Trainline has confirmed what looks set to be London’s biggest IPO of 2019. The online train and bus ticketing platform is seeking to raise £75 million at a valuation range expected to fall somewhere between £1 billion and £1.5 billion. The £75 million raise target will come from the sale of at least 25% of the company’s issued share capital and if demand is high enough that could then be increased through the release of privately held shares.
The road to a public listing has proven a winding one for Trainline, which was founded by Virgin Trains as far back as 1997. The name ‘Trainline’ provides a clue, but the ticket app wasn’t even originally an online business, selling train tickets over the phone from a call centre. By the year ending February, Trainline processed £3.2 billion in ticket sales on behalf of 220 rail and coach carrier partners operating in 45 different countries.
But it has taken Trainline time and dedication to grow the business to where it is today. Virgin Trains, which by then held Trainline in a consortium with Stagecoach and National Express, sold its start-up on to London buyout company Exponent in 2006 for £163 million. Exponent failed in its 2014 attempts to list Trainline but a year later sold the company on, this time to U.S. private equity firm KKR for £500 million, realising a handsome profit.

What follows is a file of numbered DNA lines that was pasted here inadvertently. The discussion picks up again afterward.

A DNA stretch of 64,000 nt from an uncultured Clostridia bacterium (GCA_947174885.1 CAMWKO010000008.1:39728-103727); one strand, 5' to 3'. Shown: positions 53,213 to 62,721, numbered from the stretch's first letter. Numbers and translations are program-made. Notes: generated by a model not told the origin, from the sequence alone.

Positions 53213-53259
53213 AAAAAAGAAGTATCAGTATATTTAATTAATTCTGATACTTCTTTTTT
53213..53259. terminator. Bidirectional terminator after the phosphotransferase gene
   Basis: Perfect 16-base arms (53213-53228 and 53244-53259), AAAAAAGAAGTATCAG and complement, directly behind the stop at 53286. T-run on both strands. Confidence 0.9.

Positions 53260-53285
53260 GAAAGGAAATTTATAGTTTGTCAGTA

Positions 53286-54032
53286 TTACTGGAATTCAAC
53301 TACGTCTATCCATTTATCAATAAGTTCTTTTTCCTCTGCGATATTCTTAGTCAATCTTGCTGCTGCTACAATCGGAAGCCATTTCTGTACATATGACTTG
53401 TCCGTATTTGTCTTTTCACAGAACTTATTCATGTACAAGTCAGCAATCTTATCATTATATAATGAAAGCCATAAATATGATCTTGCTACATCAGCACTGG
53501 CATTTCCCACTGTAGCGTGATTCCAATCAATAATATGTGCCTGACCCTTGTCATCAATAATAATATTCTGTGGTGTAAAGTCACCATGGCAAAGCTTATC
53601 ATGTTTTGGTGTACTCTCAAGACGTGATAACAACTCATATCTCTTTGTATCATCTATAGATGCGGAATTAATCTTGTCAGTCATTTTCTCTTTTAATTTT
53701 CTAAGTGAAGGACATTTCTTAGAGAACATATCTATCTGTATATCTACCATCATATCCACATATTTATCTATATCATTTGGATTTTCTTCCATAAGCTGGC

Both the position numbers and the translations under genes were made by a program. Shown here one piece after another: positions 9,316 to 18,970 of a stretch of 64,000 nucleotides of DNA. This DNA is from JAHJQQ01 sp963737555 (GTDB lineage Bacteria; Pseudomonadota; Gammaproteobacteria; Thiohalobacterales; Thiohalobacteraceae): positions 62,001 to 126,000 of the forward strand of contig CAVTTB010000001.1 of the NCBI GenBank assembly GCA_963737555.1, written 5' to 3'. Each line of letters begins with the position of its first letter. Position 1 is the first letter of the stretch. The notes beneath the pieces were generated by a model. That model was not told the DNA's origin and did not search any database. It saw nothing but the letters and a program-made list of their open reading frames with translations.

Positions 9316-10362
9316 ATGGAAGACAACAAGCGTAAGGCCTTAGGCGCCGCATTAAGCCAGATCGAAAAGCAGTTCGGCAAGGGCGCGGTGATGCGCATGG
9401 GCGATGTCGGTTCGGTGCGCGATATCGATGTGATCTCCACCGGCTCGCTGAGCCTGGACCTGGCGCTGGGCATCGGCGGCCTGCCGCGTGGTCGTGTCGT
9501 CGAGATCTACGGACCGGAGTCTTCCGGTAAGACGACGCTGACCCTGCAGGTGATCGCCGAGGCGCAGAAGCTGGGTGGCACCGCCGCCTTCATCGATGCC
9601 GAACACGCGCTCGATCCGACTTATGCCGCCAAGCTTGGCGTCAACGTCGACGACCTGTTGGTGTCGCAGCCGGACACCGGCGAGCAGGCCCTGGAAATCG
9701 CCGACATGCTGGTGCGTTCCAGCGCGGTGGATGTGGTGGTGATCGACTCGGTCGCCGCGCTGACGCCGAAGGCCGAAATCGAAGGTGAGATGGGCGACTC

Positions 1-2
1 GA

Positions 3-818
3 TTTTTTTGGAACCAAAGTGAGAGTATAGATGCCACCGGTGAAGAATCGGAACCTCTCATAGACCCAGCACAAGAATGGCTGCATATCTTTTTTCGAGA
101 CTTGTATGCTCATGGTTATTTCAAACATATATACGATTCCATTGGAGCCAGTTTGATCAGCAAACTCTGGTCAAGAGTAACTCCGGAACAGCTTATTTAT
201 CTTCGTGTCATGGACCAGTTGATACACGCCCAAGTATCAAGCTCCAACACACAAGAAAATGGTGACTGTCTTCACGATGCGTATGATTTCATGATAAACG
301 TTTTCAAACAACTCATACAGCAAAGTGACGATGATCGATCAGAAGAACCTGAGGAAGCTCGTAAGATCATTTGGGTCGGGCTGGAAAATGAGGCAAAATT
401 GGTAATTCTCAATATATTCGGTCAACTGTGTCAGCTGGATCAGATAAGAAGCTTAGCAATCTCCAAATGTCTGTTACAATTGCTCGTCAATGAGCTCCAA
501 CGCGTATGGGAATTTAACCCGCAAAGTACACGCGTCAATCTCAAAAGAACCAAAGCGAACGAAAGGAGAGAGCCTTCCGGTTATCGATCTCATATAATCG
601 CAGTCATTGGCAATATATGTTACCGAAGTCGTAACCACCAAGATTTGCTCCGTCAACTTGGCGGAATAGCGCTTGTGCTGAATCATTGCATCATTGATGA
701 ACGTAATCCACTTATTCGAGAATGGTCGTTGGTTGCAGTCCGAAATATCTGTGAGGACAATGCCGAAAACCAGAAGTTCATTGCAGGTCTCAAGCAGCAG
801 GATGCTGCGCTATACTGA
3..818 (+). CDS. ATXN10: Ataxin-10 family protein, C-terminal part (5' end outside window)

Trainline’s recent success in growing to become the world’s only truly international digital rail and bus ticket platform can be traced back to the moment current CEO Clare Gilmartin took the reins in April 2014. The former vice president of eBay Europe’s customer-centric approach has undoubtedly proven a success and with 2.8% of the company’s equity, Gilmartin’s hard work will be rewarded to the tune of up to £43 million, if the IPO hits the top end of its valuation target.
Trainline’s IPO prospectus focuses on the continued potential for significant growth. Across Europe’s 5 largest markets, only 39% of train tickets were purchased online in 2018. The online share of the market was significantly less than that in many other markets in Europe and internationally. There is still plenty of room to grow revenues, which came in at £210 million over the year to February for a net profit of £10.5 million.
It is expected, based on comments previously made by Trainline CFO Sean McCabe, that the cash raised by the IPO will be used by the company to pay off much of its current debt, reducing financing costs.
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